I essentially provide any support necessary to all Lodge residents and visitors, as well as assisting my Community Support Coordinator and Lodge Supervisor in ensuring that we are providing the necessary programs, activities and services as requested and as required. A fun fact is that I actually grew up in the area around Ellis Lodge so I am very fortunate now to be able to return and give back to the community, and whilst I’m at it do some awesome and highly rewarding work!
How long have you been volunteering with Cancer Council Queensland?
I have just started my CCQ volunteer journey, commencing in November 2016, and have already been regularly and very involved at the Lodge
Why did you decide to get involved with Cancer Council Queensland? What was your motivation for volunteering?
Losing a family member, a friend, someone you love and care for to cancer is one of the toughest life experiences anyone can go through. To have my own personal experience with losing a much loved family member and a dear friend to cancer has made me realise that the best way to celebrate their life is to celebrate and enjoy life with others who are going through cancer themselves. This drives me, this motivates me, and this makes me passionate about being part of the CCQ family and doing the work we do!
What do you love most about your volunteer role?
I seriously had the biggest smile when I became involved with CCQ and was more than happy to help wherever I could. To then be offered the Lodge Support Volunteer role which is so varied in nature and having much responsibility to not only myself but to everyone connected to the Lodge was an incredible and amazing opportunity for me. I love the varied nature of my tasks and I love how I am able to connect with so many Lodge residents and visitors on a regular basis, being witness to so many unique and special stories.
I am still thanking CCQ for allowing me to experience this unbelievable opportunity! I have to also mention as well the support, care and guidance that CCQ regularly provides me is simply incredible and so very much appreciated.
What has surprised you in your role?
There is always something new to learn and that is indeed true with CCQ. You can learn so much by simply being around others and even after more than 20 years of volunteering for numerous organisations, I am, through my work for CCQ, still learning and discovering new features, skills and abilities which I can use in every part of my daily life!
What has been the most inspiring or memorable moment you’ve had since commencing your role?
Have you heard the saying ‘It’s the little things that count?’ We may not possess everything that we wish for and want but to see how much a loved and treasured family belonging meant to someone during one of my Lodge visits reminded me of the very saying above. To be there with them when they shared that unforgettable moment, myself getting a bit emotional as well really put everything in my life in perspective
What is your hope for the future? What do you hope your volunteering will achieve for cancer and CCQ?
I wholeheartedly am with CCQ in working towards a cancer free future. It would be so great to see us all work together and do whatever possible and necessary in achieving this goal. Every little bit of help counts and I do hope that my volunteering assists in continuing to improve cancer control and also does inspire others to join us in this extremely worthwhile journey!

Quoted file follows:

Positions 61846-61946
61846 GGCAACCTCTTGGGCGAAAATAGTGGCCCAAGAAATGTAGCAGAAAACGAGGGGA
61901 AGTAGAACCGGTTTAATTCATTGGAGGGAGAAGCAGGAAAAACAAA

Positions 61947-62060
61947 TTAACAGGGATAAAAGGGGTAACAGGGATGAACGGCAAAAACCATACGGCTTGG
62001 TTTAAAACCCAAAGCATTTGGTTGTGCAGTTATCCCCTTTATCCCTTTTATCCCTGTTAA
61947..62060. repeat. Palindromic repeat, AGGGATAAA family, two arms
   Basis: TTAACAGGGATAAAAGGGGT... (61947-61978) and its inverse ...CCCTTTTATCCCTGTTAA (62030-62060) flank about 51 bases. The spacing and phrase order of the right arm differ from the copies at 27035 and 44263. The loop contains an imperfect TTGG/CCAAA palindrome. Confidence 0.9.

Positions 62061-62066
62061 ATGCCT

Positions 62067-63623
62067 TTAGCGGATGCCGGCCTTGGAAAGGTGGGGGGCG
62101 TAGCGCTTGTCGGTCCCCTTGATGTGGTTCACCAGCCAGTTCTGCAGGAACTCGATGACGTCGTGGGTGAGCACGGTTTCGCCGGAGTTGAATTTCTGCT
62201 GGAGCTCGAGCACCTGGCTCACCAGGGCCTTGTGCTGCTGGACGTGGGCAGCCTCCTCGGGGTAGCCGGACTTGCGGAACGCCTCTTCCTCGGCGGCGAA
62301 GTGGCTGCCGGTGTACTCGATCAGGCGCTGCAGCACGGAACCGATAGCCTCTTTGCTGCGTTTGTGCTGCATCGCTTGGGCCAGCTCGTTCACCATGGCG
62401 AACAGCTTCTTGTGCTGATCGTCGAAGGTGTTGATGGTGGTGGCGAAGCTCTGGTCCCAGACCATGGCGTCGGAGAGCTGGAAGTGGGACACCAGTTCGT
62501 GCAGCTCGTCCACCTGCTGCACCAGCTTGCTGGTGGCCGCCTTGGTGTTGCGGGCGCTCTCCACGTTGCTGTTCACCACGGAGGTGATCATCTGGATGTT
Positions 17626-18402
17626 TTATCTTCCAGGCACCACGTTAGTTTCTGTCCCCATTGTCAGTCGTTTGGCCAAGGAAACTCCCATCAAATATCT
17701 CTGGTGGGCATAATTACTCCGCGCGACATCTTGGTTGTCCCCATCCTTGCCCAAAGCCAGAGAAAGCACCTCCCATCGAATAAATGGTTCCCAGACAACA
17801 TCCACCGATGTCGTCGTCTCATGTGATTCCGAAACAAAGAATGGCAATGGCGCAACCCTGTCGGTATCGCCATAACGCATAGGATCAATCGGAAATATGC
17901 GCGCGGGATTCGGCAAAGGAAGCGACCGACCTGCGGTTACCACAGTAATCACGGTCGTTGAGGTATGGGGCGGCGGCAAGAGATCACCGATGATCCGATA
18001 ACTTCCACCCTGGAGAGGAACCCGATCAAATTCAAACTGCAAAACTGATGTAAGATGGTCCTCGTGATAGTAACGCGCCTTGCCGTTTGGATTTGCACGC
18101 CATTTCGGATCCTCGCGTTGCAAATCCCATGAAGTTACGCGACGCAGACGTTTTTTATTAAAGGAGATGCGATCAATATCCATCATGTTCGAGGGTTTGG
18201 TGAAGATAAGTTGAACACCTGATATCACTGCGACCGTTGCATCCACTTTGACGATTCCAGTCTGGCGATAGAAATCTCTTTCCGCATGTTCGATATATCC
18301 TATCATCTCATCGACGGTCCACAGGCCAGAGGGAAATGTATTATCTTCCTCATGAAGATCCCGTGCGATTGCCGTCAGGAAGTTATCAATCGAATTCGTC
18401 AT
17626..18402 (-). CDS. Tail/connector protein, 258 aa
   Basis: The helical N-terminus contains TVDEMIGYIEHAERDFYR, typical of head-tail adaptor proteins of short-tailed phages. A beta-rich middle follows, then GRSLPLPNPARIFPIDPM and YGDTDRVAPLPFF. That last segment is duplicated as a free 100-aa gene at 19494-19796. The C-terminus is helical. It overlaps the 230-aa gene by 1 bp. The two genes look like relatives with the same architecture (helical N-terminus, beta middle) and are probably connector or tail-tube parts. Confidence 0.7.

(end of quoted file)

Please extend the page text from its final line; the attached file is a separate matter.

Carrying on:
What would you say to someone who was thinking about volunteering with CCQ?
I would simply say do It!. The whole time you will be looked after, you will be supported, and you will have so many opportunities to give back to the wider community and to help us in achieving the goal of a cancer free future! The CCQ family will be there for you and with you, all staff and your fellow volunteers. Contact us as soon as you can so we can help you start volunteering for CCQ!
What do you feel you’ve gained through volunteering for CCQ?
I wanted to give back after my personal cancer experiences and I couldn’t have asked for any other way to do this than by volunteering for CCQ. It has given me a renewed sense of purpose, and has taught me so much more about cancer and cancer control. How fortunate I am that my commitment and passion to help others is my work.
Dates for your diary 2017
May – National Volunteer Week
From May 8-14 celebrate your contribution to CCQ! Held each year in May, National Volunteer Week provides an opportunity to highlight the role of volunteers in the community, and to say thank you to the over six million Australians who volunteer. Stay tuned for our plans to honour your amazing work and generous contribution to CCQ.
August – Daffodil Day
The daffodil is the international symbol of hope and our logo. As one of Australia’s most popular fundraising events, Daffodil Day will paint Queensland yellow on August 25 to grow hope for a cancer free future. Every daffodil and every donation goes towards helping those affected by cancer. Join us as a volunteer on Daffodil Day to help raise funds for cancer research, prevention and support services.
October – Girls’ Night In
One in six women will be diagnosed with breast or gynaecological cancer in their lifetime. By providing women with an opportunity to get together, talk about their health and encourage each other to participate in regular check-ups and cancer screenings, Girls’ Night In is a powerful way to make a difference. Get the girls together anytime this October to provide support and raise awareness of women’s cancers.
November – Thank You Celebrations
Throughout November we will be hosting celebrations all over Queensland to thank you for your generous contribution during 2017. This is a great opportunity to come together with other volunteers to reflect on the year and recognise your incredible achievements. Be sure to join us at one of our Thank You Celebrations this month to celebrate another year of making a difference in the lives of Queenslanders affected by cancer.